Kyle took this photo right at the entrance to the big Ghana electronics scrapyard Agbogbloshie. Many photos from the scrapyard show disorganized piles of discarded electronics equipment. But the computer disassembly process at Agbogbloshie is more regimented than those photos suggest.
The workers who process incoming computers all have their own little stalls. Right after computers are dropped off, this worker opens them up with a screwdriver and begins to pull out component parts—power supplies, circuit boards, cases, and so on. Circuit boards fetch the highest prices, power supplies a little less, and cases and plastics next to nothing.
Not far downstream, the computer disassembly process gets a bit more dangerous and involves more lighting equipment on fire. At this stage, though, disassembly at Agbogbloshie looks essentially the same as it does here in California: a screwdriver and bare hands. It's not a bad job. Most of the workers at Agbogbloshie walk everywhere, but these guys earn more money than most and hence can afford to ride bicycles.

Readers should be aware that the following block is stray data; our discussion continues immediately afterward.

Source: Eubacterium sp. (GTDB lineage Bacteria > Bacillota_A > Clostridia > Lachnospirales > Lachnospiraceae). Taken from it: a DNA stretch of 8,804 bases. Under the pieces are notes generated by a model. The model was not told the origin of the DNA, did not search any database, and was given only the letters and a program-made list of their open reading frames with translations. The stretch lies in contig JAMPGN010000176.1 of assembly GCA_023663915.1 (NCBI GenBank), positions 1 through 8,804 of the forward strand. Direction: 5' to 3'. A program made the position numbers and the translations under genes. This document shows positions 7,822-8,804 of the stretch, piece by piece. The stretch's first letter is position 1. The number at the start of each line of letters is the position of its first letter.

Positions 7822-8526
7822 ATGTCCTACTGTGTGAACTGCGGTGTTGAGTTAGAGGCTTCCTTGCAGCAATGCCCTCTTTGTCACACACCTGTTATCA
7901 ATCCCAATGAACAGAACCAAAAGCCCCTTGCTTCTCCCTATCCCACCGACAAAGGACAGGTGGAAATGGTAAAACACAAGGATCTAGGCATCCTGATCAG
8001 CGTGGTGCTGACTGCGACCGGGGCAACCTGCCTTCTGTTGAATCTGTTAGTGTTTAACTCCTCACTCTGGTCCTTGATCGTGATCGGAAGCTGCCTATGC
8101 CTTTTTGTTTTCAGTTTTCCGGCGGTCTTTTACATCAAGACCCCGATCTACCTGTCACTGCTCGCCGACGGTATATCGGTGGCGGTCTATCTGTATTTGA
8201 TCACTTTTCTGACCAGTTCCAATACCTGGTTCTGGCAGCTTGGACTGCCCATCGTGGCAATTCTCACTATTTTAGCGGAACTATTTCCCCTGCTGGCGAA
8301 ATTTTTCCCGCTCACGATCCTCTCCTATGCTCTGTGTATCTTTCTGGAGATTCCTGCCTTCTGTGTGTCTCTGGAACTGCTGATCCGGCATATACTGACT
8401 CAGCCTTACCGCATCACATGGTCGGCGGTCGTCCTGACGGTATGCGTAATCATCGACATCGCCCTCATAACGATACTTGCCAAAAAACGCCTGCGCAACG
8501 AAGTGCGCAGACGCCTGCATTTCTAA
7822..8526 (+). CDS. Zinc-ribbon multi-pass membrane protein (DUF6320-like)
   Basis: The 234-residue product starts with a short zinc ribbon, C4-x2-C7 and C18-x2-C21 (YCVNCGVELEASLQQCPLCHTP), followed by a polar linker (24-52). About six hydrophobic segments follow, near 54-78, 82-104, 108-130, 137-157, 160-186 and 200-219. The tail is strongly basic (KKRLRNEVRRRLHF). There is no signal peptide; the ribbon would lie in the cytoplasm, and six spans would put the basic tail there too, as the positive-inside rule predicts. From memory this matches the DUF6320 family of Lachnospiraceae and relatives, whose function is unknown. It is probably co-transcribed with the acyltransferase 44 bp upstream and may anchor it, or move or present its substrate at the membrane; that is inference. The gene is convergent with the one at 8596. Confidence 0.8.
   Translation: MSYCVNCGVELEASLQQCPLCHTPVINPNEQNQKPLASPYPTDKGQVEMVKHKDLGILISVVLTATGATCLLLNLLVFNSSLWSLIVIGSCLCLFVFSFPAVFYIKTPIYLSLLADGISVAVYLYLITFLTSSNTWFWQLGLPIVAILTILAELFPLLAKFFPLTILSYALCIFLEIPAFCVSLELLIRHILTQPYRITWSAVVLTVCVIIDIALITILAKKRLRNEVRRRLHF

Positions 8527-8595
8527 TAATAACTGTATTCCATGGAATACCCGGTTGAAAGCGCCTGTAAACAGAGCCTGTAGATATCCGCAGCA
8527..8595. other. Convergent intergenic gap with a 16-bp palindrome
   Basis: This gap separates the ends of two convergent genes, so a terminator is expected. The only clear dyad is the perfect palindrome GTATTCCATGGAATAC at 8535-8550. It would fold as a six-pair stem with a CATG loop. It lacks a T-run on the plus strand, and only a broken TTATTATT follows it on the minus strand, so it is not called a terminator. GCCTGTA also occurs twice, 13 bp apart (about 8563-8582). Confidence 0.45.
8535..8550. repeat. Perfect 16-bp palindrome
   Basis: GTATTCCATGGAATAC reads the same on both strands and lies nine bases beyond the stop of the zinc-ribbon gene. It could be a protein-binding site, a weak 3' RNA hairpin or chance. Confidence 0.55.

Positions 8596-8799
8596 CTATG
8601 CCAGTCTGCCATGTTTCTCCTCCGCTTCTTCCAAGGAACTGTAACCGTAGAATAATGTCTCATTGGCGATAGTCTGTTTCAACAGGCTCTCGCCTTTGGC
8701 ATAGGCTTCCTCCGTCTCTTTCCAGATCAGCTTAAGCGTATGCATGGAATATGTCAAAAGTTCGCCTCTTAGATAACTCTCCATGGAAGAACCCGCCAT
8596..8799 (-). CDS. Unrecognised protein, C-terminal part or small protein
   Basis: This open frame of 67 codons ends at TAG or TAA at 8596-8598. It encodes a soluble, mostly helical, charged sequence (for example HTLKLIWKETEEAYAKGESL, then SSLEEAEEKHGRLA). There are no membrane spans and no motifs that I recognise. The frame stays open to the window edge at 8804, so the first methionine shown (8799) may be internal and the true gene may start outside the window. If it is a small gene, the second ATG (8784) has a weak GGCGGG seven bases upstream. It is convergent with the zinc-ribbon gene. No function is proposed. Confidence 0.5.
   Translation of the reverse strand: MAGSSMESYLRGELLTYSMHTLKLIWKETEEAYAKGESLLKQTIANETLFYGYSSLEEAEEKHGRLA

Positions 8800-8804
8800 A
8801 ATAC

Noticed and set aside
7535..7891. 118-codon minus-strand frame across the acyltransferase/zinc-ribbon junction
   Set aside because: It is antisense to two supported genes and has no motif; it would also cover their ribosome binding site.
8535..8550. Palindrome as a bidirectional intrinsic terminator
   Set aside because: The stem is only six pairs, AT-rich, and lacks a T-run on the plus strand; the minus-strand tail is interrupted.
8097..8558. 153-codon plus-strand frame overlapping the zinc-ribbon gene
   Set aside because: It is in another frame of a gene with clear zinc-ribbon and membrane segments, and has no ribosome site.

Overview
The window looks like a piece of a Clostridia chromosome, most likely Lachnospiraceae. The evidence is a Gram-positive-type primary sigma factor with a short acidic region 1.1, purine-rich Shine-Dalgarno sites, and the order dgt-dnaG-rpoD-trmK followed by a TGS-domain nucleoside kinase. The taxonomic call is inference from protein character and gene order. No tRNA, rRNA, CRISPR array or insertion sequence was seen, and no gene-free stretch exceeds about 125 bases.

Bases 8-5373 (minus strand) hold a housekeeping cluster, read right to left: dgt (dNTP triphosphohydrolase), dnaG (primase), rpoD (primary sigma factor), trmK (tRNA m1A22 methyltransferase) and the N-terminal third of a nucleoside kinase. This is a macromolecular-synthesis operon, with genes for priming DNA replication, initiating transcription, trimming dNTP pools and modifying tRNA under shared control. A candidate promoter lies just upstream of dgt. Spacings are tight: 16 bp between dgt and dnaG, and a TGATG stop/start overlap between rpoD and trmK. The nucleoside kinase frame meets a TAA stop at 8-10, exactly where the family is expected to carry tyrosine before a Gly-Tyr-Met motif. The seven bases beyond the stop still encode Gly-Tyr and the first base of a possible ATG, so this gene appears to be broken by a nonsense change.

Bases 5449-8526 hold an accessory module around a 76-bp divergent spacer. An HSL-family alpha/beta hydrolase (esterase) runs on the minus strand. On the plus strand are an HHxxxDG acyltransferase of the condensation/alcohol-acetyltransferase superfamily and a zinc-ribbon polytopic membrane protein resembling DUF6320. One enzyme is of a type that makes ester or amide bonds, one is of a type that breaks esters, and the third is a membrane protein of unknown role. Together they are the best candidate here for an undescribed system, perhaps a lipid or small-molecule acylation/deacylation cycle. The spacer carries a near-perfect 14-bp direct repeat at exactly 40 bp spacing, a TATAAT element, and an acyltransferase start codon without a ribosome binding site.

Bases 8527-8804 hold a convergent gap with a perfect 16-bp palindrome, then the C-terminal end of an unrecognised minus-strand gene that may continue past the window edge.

But why is a Ghana worker taking apart a discarded western computer tower while wearing discarded western clothing? (No, there's no Rocky's Pizza in Ghana—though Mama Mia's is supposed to be pretty good.) Why does all our discarded stuff end up in Africa?